ANC obstacles in Zuma's path to Mangaung
GAUTENG and Eastern Cape African National Congress (ANC) branches emerged last week as the strongest power brokers in the contest for the ANC's top posts, scoring a psychological victory ahead of leadership nominations.
The provinces will have the second and third-largest representation at the ANC's electoral conference in Mangaung later this year, and have been linked to calls for leadership change in the party.
This could mean that President Jacob Zuma's bid for re-election could face a serious challenge, despite expectations that KwaZulu-Natal - which will send the largest number of delegates - will throw its support behind Mr Zuma.
ANC KwaZulu-Natal secretary Sihle Zikalala said on the sidelines of the policy conference last week that while his province had the numbers, there was a risk that it could be "marginalised" if it pushed its views without seeking broader consensus with other provinces.
Sources in the ANC said Gauteng and the Eastern Cape had turned the tables on KwaZulu-Natal, with most of their proposals favoured and adopted by the other provincial delegations, including KwaZulu-Natal.
Mr Zikalala said yesterday that while KwaZulu-Natal was the largest province, it would not use numbers to impose its ideas on other provinces. " All provinces and structures of the organisation must strive to find each other going to Mangaung," he said.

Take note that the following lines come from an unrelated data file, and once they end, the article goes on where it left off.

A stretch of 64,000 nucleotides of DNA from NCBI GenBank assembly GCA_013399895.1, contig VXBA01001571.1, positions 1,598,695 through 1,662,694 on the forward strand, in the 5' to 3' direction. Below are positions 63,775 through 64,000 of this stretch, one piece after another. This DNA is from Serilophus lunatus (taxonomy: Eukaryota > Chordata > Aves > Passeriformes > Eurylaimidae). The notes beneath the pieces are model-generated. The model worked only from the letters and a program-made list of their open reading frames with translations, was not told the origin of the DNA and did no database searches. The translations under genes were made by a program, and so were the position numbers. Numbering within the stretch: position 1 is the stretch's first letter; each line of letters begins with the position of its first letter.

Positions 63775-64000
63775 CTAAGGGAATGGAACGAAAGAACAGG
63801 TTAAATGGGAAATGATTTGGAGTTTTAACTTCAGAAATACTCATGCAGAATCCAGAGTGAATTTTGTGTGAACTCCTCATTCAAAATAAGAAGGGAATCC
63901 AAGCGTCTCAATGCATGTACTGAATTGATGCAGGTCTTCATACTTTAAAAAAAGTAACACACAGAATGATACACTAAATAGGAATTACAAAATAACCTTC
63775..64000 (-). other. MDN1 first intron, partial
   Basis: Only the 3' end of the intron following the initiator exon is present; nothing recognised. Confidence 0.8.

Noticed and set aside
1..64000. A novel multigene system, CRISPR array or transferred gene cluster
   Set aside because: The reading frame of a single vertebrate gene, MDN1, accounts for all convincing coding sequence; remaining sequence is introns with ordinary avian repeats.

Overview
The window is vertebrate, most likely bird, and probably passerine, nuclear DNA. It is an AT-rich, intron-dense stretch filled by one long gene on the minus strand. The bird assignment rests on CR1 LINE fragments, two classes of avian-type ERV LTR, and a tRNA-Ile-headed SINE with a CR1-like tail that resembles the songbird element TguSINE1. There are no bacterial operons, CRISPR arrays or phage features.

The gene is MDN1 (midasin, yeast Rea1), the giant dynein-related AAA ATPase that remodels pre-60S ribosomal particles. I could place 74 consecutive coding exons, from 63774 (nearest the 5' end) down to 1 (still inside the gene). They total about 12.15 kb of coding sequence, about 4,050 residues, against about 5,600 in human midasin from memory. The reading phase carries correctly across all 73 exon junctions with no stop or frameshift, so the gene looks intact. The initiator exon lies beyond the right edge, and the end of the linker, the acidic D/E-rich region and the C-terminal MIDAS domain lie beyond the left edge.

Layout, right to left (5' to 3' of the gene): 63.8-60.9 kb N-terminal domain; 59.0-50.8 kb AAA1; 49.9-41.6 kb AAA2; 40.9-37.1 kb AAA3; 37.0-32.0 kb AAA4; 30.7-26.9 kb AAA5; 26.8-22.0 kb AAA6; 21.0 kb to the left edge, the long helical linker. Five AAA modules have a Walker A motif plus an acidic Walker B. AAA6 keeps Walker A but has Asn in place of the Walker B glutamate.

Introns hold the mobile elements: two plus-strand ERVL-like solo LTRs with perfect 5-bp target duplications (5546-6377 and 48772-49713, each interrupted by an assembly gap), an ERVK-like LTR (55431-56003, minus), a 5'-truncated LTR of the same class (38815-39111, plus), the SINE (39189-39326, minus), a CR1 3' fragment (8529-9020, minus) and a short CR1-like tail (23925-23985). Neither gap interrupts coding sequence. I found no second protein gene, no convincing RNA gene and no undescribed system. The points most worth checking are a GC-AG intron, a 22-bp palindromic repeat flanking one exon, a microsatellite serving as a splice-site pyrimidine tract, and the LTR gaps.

However, a youth league national executive committee member, who did not wish to be named, said KwaZulu-Natal had realised that a large number of delegates did not mean victory because other provinces were needed.
ANC Eastern Cape spokesman Mlibo Qoboshiyane said the province would be united. "Going to Mangaung, we will be fighting against anything that will divide us," he said. Those who would see Mr Zuma replaced said they had the backing of most regions in the Eastern Cape. Gauteng ANC spokesman Nkenke Kekana said there were no kingmakers in the ANC; " the power rests in branches".
ANC sources said they expected its national executive committee to push the nomination ahead to next month, amid criticism that the official opening date in October did not allow enough time for branches to lobby for preferred leaders.
ANC spokesman Jackson Mthembu said it was "practically impossible" to bring the nominations forward because next month the party would still be dealing with branch audits. "Nominations cannot be opened before branches are audited," he said. Mr Mthembu said there was no resolution at the policy conference to change the date.
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